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Would lender in Sh/Sale accept offer equal to ask price or wait for more offers. GMAC in particular

Do lenders in a short sale typically wait for multiple offers before deciding to accept?  How long would the lender wait to make decision?  Any specific knowledge about GMAC in particular?
  • January 24 2011 - Gainesville
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Answers (5)

The seller gets to decide how many offers are sent (with the advice of their agent).  If the listing agent is planning to send multiple offers to the seler's bank, they probably don't know what they are doing.  If an agent doesn't know what they are doing, the short-sale is in jeopardy.


In Gainesville, only 298 of the last 656 short sales have been successful. Have you buyer's agent check out the record of the listing agent to see if the listing agent has a high percentage of closed short sales.  

This is an easy MLS search that any agent serving Gainesville should be able to do.

  • January 25 2011
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Greg Lydell has the correct answer to the first portion of your question.

Assuming your contract is similar to the ones we use in NC... there can only be one ratified contract.  All others must be in backup position.

Some brokers do not quite understand this, and thus, they will forward all offers to the lender.  That is unnecessary.  All offers must be presented to the Seller, but not the lender.

Either way, lenders do not care to be in a position to choose the offer.  They typically only want one... the one you and the Seller agree to submit.  At that point, they will either accept, decline or counter.
  • January 24 2011
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Hi there,
I've answered your questions in the order you asked them...

Q: "Would lender in Sh/Sale accept offer equal to ask price or wait for more offers."
A: What a lender will accept is not necessarily the list price. They may be willing to accept much lower...or it may be higher. I've seen both scenario's. They will not wait for more offers to start figuring out what price they will accept.

Q: Do lenders in a short sale typically wait for multiple offers before deciding to accept?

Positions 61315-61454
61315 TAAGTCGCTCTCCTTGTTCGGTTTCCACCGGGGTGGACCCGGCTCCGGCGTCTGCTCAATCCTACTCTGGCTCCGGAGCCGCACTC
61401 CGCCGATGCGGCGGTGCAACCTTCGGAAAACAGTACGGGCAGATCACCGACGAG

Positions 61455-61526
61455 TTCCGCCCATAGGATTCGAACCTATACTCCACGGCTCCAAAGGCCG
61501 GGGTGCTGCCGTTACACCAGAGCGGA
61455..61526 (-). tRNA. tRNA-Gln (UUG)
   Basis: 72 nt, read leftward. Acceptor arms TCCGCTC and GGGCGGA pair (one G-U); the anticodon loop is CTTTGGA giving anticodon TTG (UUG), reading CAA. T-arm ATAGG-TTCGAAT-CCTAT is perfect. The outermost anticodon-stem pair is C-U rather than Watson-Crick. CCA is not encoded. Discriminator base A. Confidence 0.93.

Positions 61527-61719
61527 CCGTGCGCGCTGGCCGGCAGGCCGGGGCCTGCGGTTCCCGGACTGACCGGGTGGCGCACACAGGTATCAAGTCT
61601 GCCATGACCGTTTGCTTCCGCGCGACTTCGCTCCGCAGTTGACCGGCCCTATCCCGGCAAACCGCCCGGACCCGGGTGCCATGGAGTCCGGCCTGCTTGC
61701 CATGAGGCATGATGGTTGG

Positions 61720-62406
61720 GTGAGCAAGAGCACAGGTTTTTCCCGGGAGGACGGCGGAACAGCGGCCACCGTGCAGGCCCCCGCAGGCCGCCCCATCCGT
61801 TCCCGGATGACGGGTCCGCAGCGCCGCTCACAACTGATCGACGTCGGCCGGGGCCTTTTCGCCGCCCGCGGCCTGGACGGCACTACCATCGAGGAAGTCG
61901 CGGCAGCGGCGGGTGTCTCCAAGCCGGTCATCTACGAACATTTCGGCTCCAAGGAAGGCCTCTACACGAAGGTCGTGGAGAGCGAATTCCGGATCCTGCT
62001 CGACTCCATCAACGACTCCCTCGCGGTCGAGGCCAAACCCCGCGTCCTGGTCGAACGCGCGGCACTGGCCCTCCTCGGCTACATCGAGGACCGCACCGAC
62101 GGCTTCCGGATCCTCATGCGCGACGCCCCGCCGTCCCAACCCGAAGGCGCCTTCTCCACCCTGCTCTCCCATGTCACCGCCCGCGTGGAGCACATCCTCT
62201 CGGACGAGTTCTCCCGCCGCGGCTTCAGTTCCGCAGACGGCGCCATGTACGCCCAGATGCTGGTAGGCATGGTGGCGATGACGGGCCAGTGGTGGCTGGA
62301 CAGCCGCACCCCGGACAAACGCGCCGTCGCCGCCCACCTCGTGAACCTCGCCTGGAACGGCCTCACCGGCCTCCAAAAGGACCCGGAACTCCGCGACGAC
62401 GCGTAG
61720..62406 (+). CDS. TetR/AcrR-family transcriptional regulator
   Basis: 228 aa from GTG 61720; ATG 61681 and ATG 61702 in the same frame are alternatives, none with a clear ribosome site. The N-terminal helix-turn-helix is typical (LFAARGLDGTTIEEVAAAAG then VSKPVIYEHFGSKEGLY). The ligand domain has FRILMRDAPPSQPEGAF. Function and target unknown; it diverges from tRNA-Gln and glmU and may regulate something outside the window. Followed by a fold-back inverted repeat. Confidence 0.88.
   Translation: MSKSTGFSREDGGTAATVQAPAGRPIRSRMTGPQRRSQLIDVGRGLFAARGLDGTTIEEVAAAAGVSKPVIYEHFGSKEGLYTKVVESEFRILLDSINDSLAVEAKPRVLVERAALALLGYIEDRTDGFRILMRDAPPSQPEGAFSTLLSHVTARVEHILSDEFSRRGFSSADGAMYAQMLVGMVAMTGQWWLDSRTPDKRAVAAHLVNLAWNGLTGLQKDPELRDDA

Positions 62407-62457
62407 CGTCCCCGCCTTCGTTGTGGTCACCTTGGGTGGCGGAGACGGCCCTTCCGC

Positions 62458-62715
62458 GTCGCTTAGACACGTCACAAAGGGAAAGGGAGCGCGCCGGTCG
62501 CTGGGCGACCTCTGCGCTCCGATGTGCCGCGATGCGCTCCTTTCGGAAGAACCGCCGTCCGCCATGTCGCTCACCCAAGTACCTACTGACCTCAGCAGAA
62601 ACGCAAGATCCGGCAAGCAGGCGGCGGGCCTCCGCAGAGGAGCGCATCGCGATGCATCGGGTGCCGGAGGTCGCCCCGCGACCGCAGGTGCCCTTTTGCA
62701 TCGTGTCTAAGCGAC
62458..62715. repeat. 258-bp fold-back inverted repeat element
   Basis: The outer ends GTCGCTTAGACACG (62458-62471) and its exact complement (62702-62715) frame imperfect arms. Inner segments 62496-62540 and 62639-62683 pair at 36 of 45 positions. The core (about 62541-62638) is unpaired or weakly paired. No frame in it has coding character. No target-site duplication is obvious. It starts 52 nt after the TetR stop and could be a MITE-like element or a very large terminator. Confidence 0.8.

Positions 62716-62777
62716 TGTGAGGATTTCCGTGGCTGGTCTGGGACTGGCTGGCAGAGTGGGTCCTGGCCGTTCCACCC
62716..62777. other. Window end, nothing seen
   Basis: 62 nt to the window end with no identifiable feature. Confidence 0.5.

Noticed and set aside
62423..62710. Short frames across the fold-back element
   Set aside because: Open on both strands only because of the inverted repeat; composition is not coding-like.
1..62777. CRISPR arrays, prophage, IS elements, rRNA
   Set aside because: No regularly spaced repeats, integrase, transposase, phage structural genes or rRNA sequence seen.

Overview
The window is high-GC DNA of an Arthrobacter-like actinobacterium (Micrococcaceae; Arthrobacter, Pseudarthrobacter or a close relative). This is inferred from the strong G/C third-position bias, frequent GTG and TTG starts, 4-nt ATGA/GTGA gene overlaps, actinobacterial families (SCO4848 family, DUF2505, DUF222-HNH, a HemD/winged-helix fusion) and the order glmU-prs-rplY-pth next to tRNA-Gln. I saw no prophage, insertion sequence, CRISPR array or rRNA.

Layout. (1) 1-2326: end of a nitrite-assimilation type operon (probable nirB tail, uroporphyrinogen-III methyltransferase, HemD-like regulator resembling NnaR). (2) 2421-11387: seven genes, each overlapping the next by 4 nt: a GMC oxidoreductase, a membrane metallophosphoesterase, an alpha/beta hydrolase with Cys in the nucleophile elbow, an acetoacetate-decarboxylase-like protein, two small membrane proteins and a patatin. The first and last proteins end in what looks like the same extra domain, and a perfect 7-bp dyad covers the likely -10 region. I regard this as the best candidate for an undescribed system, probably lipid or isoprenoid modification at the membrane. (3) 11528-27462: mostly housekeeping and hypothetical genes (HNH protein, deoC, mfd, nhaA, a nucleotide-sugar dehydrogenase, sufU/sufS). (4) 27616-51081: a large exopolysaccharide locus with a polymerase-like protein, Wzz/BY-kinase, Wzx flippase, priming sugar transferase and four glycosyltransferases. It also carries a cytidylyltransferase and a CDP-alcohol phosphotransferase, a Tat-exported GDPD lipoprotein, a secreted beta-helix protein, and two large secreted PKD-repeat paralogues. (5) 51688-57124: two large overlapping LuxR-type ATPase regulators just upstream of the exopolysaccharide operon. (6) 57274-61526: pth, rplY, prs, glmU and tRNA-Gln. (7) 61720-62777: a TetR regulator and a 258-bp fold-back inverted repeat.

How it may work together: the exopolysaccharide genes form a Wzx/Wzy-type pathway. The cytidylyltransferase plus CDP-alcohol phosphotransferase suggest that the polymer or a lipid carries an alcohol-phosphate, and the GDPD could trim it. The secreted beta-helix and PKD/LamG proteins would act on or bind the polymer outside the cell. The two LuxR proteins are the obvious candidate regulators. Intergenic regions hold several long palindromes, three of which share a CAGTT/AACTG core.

A: They'll accept without multiple offers...

Q: How long would the lender wait to make decision?
A: I've seen as short as 12 weeks and as long as 6 months for an initial decision. Any negotiating after that would obviously add more time to reach a mutually agreed upon price.

Q: Any specific knowledge about GMAC in particular?
A: Similar to other lenders...if it's just one lien, it goes quicker. It also depends on the market, the offer, the condition of the house, etc.

Every short sale transaction is different, so expect the unexpected!


Good Luck!
Ryan Halset, Realtor
Seattle, Wa


  • January 24 2011
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Hi!  There is a simple answer, and a more complex answer to this question.

In a SS situation, you are under a binding contract with the Seller (which is the current owner, since it has not gone to foreclosure).  At this point, other offers cannot be ratified. So, the first answer is no, there will not be multiple offers.

The lender typically takes anywhere from 2-8 months to assign a negotiator, do the paperwork and do one of 3 things... 1. Accept offer  2. Reject Offer 3. Counter-Offer  It is not that they "wait", it is simply a matter of organization and efficiency on the lender's part.


The "list" price has absolutely no effect whatsoever on the lenders approval.  The lender will approve a short sale based on comparable sales in the neighborhood.  For instance, if a listing agent "lists a property for $200,000 and you offer full price, it will be rejected or countered by the lender if the actual value is $250,000 based on comparable sales.

Have your agent do the research to make sure it is priced appropriately.  That is critical for a short sale to actually make it to settlement.  And you should also be prepared for a lengthy wait, however, GMAC is typically one of the quicker ones if there is only a first trust.  If there is a first and a second trust, then another party is involved which complicates and lengthens the process.  Also, if there is mortgage insurance on the property, then that is a 3rd party involved and all have to approve it.

Good Luck and have a great day!
  • January 24 2011
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Profile picture for Janell2Sell
Dear Marla,

It depends......   Typically the lien holder(s) will only consider those offers that fall within fair market value for the home.  It is not uncommon to see short sale listings that are well below neighborhood comparables.  The lien holder(s) are NOT required to agree to that price.  It's important to work with a knowledgable realtor that can carefuly review the neighborhood sales activity (taking into consideration the condition of the property, etc.) to help you to determine a fair offer amount.   This will provide you with a far better chance of having your offer accepted.

Other things that the line holder(s) consider is how you will be purchasing the home.  (I.e. cash, loan type, etc.)   

I wish you the best!  
  • January 24 2011
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